My dad was usually at work, and my mom made an effort to pretend I wasn’t sitting at home by ignoring me for most of the day. We filled my hours log at nighttime, before we succumbed to sleep in our respective sleeping bag and California-king bed. We’d alternate: a night spent with me reading, a night of me listening to them.
“My sister got some of those Tesla charging boxes installed up at their cabin the other day,” said my mom on one of the listening nights. “Here’s a picture she sent me.” She passed me her phone.
The photo on her screen was so realistic it moved, a live photo animating itself as I swiped forward then back. A blue-jeaned ankle caught fleeing before the frame settled into stillness—a very clean garage, with shiny grey paint on the floor and slip-free speckles of darker grey paint over that. Two boxy-looking boxes, unassuming and white.
“What? I’ve been on the waitlist for months,” said my dad, “just trying to give them my hard-earned cash. The technology is there, they just don’t want everyone to have it.” It was unclear, exactly, who he was referring to as “they.”
“She said it’s already had an effect on their electrical bill. It took her awhile to convince Bill they should do it, but she finally made him see what a huge impact it’s going to have.”
We all went quiet then, the three of us thinking our separate thoughts in the warm womb-like darkness of the room. It was unclear to me what exactly the impact had been, or whether the electrical bill had gone up or decreased. It made sense to me that it would have gone up, in which case I wondered if Bill was mad? Or maybe my aunt was talking about the impact on the environment.
I scrolled through two more pictures of Powerwalls: one with my aunt standing in front of the boxes, smiling, and my uncle—a Republican—grimacing like he always did in a terrified-seeming way. I swiped again and there was a picture of my mom.
She must have taken it herself. The angle was consistent with a front-facing camera. She wasn’t posed like she was trying to take a selfie, though. Her eyes were focused on something off to the side, and her hand was halfway to her face. When I held my finger down—making the image, for a brief moment, come alive—her long fingers fluttered up to her earlobe and back. She seemed worried, like she’d seen what Uncle Bill had, and it had also made her scared.
“What’s this one?” I held the phone up so she could see.
She put on her glasses and leaned forward to peek. “Oh, that? That’s nothing.” She snatched the phone away and turned it off, her face and the room disappearing into darkness. “It must have taken on accident when I was searching for that one-pot pasta recipe on there the other day.”
I heard my dad begin to snore a short while later, a chesty rumble that usually made me calm. I laid there for a long time, listening to my dad and the crickets that had emerged along with spring. But I could still see the corner of my mom’s mouth in my mind, creasing into lines I’d never noticed as her lips in the photo pressed firmly together and turned down into a frown.
I took out books from the library on my dad’s card because I still didn’t have one of my own. My dad showed a penchant for sci-fi, Orson Scott Card and Philip K. Dick. My mom seemed to like more nonfiction, books about the Romanovs and biographies of Marilyn Monroe.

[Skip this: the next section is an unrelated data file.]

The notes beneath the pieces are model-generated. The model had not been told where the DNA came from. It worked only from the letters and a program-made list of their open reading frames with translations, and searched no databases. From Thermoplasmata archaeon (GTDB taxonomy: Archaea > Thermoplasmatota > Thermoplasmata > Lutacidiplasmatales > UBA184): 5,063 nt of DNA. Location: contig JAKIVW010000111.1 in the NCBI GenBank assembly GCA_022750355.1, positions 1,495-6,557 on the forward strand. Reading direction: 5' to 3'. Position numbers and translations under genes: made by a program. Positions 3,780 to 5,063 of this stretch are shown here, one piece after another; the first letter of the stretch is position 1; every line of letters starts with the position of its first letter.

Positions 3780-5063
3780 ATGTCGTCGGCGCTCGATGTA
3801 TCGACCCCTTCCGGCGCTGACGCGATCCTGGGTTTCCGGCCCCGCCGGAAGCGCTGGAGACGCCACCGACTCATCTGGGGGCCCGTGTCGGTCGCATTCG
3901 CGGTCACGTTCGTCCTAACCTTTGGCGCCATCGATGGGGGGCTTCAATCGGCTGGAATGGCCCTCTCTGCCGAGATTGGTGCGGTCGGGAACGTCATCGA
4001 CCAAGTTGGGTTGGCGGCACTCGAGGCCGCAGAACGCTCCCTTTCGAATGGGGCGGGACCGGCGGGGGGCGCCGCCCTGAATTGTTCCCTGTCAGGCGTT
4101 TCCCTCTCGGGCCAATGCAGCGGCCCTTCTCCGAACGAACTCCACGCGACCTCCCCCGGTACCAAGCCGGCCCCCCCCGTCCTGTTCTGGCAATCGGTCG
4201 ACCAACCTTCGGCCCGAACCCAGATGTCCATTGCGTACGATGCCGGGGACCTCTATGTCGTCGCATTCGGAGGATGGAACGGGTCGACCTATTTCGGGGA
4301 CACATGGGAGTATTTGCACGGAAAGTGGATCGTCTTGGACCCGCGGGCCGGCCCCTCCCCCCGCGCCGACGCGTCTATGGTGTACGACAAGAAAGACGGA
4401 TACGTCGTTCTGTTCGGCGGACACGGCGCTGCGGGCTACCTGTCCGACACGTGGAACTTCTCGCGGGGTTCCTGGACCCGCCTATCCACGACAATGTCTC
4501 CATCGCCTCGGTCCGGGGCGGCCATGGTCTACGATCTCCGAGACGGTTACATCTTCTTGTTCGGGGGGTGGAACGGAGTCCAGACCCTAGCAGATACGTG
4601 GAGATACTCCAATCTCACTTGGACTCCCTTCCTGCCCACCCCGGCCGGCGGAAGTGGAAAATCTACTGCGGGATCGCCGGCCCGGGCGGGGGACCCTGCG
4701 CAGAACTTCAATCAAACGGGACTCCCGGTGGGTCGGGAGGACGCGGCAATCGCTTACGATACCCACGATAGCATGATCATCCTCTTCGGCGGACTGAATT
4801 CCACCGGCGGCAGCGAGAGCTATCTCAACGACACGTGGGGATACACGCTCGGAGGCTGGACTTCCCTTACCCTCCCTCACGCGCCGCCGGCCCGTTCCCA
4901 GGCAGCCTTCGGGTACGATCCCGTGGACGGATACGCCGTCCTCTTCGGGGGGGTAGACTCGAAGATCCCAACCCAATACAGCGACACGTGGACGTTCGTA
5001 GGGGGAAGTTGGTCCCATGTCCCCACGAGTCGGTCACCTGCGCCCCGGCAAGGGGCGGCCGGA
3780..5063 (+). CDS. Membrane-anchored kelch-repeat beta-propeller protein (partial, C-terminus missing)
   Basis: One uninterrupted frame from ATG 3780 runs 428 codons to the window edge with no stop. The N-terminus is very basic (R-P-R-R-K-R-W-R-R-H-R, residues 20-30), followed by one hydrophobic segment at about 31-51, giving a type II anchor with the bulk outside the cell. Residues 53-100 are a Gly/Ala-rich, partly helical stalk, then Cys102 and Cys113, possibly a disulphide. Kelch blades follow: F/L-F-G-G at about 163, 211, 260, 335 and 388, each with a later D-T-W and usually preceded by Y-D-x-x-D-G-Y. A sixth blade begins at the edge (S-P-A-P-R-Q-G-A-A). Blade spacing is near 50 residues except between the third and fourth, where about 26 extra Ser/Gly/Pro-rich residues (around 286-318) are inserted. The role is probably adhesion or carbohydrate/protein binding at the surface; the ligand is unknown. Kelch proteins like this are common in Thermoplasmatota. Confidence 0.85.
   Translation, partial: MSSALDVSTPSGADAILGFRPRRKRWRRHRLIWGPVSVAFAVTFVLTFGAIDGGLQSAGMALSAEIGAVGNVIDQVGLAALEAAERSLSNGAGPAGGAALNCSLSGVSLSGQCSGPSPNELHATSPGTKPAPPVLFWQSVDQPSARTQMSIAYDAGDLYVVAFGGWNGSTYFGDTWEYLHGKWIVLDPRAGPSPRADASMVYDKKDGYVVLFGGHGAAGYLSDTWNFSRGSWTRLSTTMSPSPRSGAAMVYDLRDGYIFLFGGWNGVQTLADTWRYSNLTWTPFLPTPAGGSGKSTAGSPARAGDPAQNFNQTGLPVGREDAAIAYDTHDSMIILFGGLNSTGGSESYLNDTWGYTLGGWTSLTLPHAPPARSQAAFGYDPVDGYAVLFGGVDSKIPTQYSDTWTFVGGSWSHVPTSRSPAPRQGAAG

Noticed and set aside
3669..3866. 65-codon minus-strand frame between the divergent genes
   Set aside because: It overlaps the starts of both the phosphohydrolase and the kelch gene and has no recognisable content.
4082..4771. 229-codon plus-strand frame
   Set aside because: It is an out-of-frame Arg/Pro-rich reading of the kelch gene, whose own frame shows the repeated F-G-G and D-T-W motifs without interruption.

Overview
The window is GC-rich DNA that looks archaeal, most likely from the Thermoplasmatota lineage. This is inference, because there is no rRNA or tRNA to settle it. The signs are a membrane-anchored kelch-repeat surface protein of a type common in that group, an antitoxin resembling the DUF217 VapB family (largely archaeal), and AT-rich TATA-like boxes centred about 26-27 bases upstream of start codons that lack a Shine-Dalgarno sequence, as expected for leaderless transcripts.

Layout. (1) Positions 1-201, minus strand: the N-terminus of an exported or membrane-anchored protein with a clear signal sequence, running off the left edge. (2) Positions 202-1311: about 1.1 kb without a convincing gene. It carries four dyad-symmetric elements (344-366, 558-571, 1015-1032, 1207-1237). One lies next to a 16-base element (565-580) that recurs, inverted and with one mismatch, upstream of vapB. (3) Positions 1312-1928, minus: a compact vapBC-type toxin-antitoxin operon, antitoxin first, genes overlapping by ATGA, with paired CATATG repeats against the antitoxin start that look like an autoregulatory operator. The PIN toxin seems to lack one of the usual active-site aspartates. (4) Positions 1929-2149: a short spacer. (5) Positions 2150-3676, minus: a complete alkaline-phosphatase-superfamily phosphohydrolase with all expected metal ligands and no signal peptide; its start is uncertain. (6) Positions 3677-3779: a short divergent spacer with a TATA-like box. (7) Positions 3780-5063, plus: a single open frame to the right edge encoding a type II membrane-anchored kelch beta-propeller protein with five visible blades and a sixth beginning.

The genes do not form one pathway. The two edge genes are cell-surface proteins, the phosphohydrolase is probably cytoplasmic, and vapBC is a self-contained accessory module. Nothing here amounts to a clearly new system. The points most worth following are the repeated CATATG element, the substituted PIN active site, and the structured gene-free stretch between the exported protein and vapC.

Our library was kind of shitty in that it didn’t actually have very many books. I ended up requesting a lot of things through interlibrary loan. My dad had to forward me the emails saying when the books were ready to be picked up.
“Everything ok?” he wrote at the top of a forwarded message informing him House of Hilton: From Conrad to Paris had arrived at our branch.
“Everything fine,” I wrote back, unsure if that’s how I actually felt. “Just thought we’d try a change of pace.” The reviews I’d read online made it seem like this book could be a nice compromise between science fiction and fact.
To explain why he only dated Paris Hilton’s maternal grandmother for a month, Los Angeles produce king Chet Frangipane said, “It’s like a piece of food. You want it, but the more you look at it you say, what the fuck do I need this for?”
“That doesn’t even remotely make sense,” my dad said that night after I read the line out loud. “Who says that about food? Cause, effect. You eat food because if you don’t then you die.”
“Nobody knows why certain foods are their favorite. It’s just who you are. It comes down to a matter of taste,” said my mom.
I thought about a television commercial I’d seen earlier in the day: a beer company bragging about its use of AI. With machine-learning technology, it took only a few minutes for them to detect a new marketable flavor. The last time I went to the Starbucks in the mall they’d played three songs that were currently in my Discover Weekly playlist. Maybe my dad was right. Maybe there was a way for the unmeasurables to be measured. If a computer could map out my feelings, maybe I wasn’t all that complex.
I only had to complete three more hours before I could send for my Caregiver patch. I’d stopped going to Girl Scout meetings, but I enjoyed reading aloud to my parents by then.
I’d saved my dad’s library login on my phone. That way, I could request a new book as the idea arose. It got to the point where he was forwarding me upwards of five new emails a day—an electronic record of my thoughts as they occurred.
“Took you long enough,” he wrote at the top of an email for Make Life Happen: How to Stop Letting Life Happen to You. It reminded me of when I was little, and my parents seemed to know what I was feeling before I figured it out on my own.
A ping. “When are you moving out?” read the text.
I scrolled to the top where it said Contact, clicked on your image, and called Home.